After Imperial College London coronavirus model estimates were dramatically reduced, supposedly immediately after the UK lockdown was implemented, we’re left to wonder whether any of those early dire predictions of millions of COVID-19 deaths were correct.
COVID-19 data from around the world are widely varied from Italy’s 10.56% case fatality rate to Germany’s 0.67% rate. The numbers are ever-changing, but it’s clear there is a massive difference between countries. Is it likely that the actual death rates differ that much from country to country or that other factors are the cause?
Tests have been unreliable around the world, prompting some countries to discontinue use of Chinese tests for instance. There have also been reports of testing centers turning away people with symptoms from being tested.
Given all that, we can stipulate that the more a country tests, the lower the case fatality rate will be. That makes low testing countries like Italy, which has previously only tested those presenting with symptoms, a poor guide.
Just because you have coronavirus when you die doesn’t mean you died from coronavirus
Worse, though, is the suspect way the country is tracking COVID-19 deaths.
A study out of Italy showed that 99 percent of the “coronavirus deaths” in that country had other illnesses. Nearly half had three or more illnesses at the time of death. Just 0.8% of the total, had no previous pathology.
In some instances, the virus may very well have compounded the other illnesses and may have technically caused the person to die. But in others, the death may be attributed to coronavirus when in fact the person died from something completely unrelated.
Professor Walter Ricciardi, scientific adviser to Italy’s minister of health, said that Italy’s death rate may be so high because of how doctors record fatalities.
“The way in which we code deaths in our country is very generous in the sense that all the people who die in hospitals with the coronavirus are deemed to be dying of the coronavirus.
“On re-evaluation by the National Institute of Health, only 12 percent of death certificates have shown a direct causality from coronavirus, while 88 percent of patients who have died have at least one pre-morbidity – many had two or three,” he says.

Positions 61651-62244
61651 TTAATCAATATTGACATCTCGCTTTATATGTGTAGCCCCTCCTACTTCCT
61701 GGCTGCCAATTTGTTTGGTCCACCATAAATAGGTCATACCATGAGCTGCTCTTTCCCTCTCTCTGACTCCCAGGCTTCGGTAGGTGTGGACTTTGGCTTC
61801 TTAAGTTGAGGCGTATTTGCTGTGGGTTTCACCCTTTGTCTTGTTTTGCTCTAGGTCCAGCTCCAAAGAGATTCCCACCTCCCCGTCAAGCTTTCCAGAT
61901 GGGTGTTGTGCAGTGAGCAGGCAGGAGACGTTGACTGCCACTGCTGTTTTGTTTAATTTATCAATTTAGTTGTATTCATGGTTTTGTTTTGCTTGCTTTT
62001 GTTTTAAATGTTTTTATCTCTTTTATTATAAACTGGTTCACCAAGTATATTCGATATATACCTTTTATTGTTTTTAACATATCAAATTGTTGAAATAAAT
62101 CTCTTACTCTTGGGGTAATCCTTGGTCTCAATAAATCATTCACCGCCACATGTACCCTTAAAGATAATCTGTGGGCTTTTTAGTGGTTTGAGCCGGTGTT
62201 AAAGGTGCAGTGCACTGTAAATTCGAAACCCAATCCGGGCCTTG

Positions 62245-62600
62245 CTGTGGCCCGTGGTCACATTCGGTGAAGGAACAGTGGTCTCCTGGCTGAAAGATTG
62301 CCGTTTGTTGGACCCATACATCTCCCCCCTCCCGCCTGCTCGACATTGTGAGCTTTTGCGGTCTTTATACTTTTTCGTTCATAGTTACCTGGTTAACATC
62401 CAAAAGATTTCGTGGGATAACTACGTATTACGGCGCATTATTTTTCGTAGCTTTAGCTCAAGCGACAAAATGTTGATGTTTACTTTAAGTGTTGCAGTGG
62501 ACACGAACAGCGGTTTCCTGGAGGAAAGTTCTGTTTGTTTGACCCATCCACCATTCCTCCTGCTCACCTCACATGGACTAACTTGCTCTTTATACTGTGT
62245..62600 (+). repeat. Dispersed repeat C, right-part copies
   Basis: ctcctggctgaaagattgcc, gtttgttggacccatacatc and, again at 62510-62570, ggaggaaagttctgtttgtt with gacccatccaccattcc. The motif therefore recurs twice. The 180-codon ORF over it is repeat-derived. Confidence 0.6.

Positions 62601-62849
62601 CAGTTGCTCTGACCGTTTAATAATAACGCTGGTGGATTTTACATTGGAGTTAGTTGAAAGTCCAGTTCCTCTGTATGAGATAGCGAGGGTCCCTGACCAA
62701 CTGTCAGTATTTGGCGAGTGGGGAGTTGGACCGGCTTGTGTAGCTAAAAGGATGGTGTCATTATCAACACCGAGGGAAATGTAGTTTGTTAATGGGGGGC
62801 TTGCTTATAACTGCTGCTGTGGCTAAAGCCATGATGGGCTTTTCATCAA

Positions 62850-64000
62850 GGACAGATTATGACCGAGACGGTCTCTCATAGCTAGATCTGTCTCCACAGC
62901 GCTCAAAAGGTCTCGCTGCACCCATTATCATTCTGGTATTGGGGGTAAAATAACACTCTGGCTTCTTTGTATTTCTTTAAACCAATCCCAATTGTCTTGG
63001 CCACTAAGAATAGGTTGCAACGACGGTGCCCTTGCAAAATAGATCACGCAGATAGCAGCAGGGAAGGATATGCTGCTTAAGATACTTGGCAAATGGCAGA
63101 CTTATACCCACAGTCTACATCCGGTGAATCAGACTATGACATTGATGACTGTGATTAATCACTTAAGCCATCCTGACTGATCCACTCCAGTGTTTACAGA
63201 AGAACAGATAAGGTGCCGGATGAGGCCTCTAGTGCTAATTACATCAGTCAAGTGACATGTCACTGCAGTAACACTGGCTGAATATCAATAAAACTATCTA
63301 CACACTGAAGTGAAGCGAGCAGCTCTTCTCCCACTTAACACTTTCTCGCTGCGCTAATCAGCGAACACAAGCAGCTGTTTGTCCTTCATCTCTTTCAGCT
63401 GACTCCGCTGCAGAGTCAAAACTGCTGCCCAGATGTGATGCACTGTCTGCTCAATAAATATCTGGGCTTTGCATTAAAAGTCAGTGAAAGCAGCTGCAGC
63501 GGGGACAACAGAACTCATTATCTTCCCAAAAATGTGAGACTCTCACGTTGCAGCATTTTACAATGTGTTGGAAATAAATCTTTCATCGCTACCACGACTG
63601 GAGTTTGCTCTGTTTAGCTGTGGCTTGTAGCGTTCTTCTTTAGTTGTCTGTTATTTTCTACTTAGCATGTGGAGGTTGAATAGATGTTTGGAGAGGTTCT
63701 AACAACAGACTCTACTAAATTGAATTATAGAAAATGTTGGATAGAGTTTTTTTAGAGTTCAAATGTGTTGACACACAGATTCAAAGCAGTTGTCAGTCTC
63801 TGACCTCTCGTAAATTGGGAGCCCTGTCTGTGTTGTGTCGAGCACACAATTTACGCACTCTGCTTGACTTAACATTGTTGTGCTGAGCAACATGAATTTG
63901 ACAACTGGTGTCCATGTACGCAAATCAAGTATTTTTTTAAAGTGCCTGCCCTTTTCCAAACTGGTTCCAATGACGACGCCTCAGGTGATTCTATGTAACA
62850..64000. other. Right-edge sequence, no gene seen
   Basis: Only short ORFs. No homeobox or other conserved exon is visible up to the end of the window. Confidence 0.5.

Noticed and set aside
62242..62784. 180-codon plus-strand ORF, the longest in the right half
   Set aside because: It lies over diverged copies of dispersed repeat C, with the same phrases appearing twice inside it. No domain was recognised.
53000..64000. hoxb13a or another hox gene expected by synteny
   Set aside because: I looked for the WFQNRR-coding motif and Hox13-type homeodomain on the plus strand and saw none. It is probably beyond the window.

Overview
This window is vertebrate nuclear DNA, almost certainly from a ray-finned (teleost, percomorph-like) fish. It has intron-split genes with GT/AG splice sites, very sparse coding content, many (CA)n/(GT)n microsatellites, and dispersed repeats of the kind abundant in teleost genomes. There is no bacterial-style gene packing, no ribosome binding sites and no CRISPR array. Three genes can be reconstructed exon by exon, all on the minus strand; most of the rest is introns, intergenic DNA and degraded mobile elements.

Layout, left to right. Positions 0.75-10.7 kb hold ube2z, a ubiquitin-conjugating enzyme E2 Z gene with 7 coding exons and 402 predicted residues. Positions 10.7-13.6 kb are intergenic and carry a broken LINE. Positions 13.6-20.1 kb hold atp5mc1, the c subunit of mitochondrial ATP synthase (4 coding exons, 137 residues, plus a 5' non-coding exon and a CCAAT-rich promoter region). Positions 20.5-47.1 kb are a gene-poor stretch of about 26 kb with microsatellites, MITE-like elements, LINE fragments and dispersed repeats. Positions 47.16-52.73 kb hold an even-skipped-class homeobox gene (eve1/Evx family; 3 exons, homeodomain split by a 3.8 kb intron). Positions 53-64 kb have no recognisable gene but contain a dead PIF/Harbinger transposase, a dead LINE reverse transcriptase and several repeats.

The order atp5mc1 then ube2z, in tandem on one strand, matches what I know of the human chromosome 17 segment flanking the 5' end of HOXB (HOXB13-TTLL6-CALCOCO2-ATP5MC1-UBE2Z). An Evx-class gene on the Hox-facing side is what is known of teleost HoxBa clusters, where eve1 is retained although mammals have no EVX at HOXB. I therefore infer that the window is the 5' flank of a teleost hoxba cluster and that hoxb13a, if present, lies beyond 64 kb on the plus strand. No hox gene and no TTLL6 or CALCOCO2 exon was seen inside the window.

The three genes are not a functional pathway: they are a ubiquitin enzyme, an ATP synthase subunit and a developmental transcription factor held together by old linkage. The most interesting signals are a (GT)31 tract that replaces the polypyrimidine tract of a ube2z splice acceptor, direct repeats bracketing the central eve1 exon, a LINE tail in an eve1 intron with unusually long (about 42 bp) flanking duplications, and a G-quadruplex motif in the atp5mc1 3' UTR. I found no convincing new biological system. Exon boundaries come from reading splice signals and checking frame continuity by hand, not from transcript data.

This policy is presumably based on WHO policy, which allows for patients who have tested positive for COVID-19 and patients who are assumed to have COVID-19 but have not been tested to be coded as COVID-19 deaths: “Both categories, U07.1 (COVID19, virus identified) and U07.2 (COVID19, virus not identified) are suitable for cause of death coding. ”
Over-reporting in the United States
COVID-19 over-reporting isn’t limited to Italy. The numbers haven’t been analyzed yet, but we know of multiple prominent cases with which the cause of death is suspect.
Louisiana Governor John Bel Edwards was using the death of a 17-year-old who had tested positive of coronavirus as proof that “everyone is at risk.” But the boy’s father said that he died from heart failure, which is not a symptom of coronavirus.
Louisiana officials’ practice is to include anyone who tested positive for COVID-19 and died in their tally of deaths attributed to the coronavirus.
Similar to WHO, the CDC allow for this coding as long as the deceased was presumed to have the disease even if there were no conclusive test. From the official guidance by the CDC: “Coronavirus Disease 2019 or COVID-19 should be reported on the death certificate for all decedents where the disease caused or is assumed to have caused or contributed to death.”
Here is Dr. Birx explaining the policy:
Here is Dr. Annie Bukacek explaining the policy:
A California teen—also 17—who was reported as a coronavirus death is also questionable. “Though early tests indicated a positive result for COVID-19, the case is complex and there may be an alternate explanation for this fatality,” read a statement by Governor Gavin Newsom.
The most egregious case over over-reporting we’ve seen is the Chicago inflant who died after testing positive for coronavirus. The infant had been in the hospital for four weeks from a bowel obstruction and multiple organ failures, but the death is being counted in coronavirus mortality statistics.
It’s hard to say how many deaths are erroneously being attributed to coronavirus, but it’s certainly higher than zero.